Need to strike a balance between investigative imperatives, privacy rights: CJI to central agencies

He was delivering 20th D.P. Kohli Memorial Lecture at CBI Raising Day celebrations

cji-lecture Chief Justice of India D.Y. Chandrachud delivering the 20th D.P. Kohli Memorial Lecture at CBI Raising Day celebrations in New Delhi

At a time when raids, seizures, and arrests by central agencies are heating up the political arena, Chief Justice of India D.Y. Chandrachud, on Monday, said there is a pressing need to strike a balance between investigative imperatives and individual privacy rights.

Referring to the existing legal framework and investigative procedures for electronic device searches and seizures, the Chief Justice reminded the central agencies of the 2020 CBI crime manual on digital evidence which provides essential guidelines for investigative functions of the CBI, including arrests and seizures.

“It (CBI manuals) emphasises the importance of scrupulous adherence to established procedures and introduces accountability for deviations,” said Justice Chandrachud while delivering the 20th D.P. Kohli Memorial Lecture, marking the commemoration of the CBI Raising Day celebrations.

In a hall packed with sleuths and top brass of central investigating and intelligence agencies at Bharat Mandapam in the national capital, the CJI referred to incidents of “unwarranted confiscation of personal devices” to outline the importance of upholding the due process of law, especially when the entire criminal justice system is staring at a complete overhaul with the new criminal laws coming into force from July 1.

The new criminal laws allow law enforcement agencies to take into account digital evidence, and it is here where due caution and processes need to be followed to ensure privacy rights are not breached. The CJI’s reference to the plea filed by the Foundation for Media Professionals last year, flagging concerns raised by journalists and academicians in the absence of guidelines on electronic device seizures, was a reiteration of the apex court order in December asking central agencies to follow the CBI manual on digital evidence till new guidelines are framed.

The CBI manual mandates the provision of hash values for confiscated digital devices like mobile phones and laptops during an investigation. Hash values are akin to electronic fingerprints generated under the Information Technology Act, he said.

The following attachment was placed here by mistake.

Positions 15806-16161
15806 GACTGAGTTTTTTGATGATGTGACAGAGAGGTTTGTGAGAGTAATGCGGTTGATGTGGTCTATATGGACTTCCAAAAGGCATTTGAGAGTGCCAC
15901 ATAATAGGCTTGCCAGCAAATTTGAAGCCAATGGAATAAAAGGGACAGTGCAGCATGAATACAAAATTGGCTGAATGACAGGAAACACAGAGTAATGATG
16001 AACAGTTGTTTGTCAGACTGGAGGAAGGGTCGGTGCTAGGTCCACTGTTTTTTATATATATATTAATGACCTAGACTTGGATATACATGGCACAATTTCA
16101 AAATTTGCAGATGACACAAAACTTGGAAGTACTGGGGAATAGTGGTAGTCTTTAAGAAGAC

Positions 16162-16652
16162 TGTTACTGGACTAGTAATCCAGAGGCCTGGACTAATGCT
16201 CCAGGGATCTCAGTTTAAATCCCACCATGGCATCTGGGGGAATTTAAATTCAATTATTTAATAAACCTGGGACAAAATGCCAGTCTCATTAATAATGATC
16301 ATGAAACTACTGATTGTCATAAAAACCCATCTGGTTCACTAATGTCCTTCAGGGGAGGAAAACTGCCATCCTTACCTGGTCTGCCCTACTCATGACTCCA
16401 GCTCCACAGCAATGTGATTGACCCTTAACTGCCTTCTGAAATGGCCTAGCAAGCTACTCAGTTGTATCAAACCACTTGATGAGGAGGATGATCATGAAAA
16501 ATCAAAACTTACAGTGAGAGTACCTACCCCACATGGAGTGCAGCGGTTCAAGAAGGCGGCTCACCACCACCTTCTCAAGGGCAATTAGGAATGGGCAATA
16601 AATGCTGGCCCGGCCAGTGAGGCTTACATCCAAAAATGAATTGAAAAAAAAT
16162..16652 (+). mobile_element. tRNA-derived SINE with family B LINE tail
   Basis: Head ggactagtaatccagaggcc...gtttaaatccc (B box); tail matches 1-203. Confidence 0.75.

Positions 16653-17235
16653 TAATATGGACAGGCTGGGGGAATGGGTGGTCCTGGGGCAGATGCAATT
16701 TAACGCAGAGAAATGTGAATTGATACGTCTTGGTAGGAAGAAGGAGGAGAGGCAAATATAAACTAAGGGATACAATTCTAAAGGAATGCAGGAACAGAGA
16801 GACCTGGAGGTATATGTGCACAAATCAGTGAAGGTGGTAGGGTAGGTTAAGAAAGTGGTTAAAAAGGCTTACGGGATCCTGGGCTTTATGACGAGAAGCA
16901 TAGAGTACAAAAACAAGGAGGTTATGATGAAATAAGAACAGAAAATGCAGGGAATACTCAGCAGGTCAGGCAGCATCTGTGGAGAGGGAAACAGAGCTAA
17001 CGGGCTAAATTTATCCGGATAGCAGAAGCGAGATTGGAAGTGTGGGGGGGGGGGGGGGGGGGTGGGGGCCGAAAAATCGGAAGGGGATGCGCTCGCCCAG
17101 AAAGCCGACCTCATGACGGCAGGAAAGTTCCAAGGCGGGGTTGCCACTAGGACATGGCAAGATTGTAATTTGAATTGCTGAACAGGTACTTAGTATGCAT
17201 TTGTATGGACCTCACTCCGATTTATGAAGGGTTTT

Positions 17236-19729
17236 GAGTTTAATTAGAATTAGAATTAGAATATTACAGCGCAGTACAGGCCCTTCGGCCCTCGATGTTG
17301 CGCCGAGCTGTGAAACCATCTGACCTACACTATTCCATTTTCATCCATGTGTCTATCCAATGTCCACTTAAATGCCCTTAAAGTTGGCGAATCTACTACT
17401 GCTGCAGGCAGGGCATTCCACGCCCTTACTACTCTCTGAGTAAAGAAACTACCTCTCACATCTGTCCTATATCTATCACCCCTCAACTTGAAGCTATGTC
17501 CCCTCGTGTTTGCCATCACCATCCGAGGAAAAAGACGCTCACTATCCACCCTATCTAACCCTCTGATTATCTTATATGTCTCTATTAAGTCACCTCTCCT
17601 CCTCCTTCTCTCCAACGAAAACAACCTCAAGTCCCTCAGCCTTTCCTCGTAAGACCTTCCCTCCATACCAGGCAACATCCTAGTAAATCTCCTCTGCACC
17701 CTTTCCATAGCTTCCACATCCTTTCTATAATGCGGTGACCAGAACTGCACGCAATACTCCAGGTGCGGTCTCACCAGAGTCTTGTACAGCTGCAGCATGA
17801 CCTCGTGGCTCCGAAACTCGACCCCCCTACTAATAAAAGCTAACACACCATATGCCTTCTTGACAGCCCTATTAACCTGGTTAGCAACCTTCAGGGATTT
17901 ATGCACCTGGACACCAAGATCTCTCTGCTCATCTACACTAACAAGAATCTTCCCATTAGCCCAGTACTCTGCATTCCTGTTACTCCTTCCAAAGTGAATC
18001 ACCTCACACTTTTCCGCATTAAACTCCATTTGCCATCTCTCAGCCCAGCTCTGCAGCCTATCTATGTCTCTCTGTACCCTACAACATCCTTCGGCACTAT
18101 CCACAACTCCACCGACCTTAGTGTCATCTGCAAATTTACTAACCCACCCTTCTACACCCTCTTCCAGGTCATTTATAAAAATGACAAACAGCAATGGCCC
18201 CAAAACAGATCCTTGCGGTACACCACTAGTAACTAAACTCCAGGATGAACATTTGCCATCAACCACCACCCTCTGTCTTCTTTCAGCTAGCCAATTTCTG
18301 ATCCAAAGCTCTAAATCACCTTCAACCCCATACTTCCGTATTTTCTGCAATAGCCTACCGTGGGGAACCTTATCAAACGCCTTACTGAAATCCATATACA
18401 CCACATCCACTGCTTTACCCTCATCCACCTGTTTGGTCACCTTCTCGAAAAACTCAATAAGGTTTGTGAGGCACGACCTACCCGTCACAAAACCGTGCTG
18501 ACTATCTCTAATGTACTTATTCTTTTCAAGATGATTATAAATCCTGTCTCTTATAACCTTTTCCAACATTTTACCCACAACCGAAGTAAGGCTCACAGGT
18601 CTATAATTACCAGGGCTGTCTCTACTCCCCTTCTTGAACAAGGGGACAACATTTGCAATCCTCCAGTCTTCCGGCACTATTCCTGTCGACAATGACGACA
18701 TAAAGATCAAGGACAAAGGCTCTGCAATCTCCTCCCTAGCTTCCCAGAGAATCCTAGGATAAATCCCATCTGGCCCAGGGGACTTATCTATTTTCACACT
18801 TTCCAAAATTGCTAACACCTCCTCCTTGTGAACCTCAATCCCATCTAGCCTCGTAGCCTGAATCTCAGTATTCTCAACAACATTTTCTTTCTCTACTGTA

The CJI said the manual also mandates the creation of an image of seized electronic documents at the time of seizure for further safeguarding against tampering or manipulation.

As the government prepares to modernise the justice system, from the initial registration of the first information report to the final delivery of judgement, the CJI’s words of caution were heard carefully by the audience.

The CBI themed its annual lecture 'Adopting Technology to Advance Criminal Justice' and the CJI clearly showed the way forward for the premier agencies. From using technology to avoid delays in justice delivery by courts by recording evidence through video conferencing wherever possible, allowing witnesses, experts, accused individuals and other parties to be present virtually and asking central agencies to make case diaries available in the digital format, he outlined the key issues that can be addressed by both the investigating agencies and judiciary immediately.

The CJI also cautioned the CBI from spreading itself too thin by taking up a “diverse array of criminal cases”, which not only puts pressure on it’s officers who are largely on deputation but takes the CBI away from it’s core competency of fighting graft in the interest of national security, public order and economic offences against the country. 


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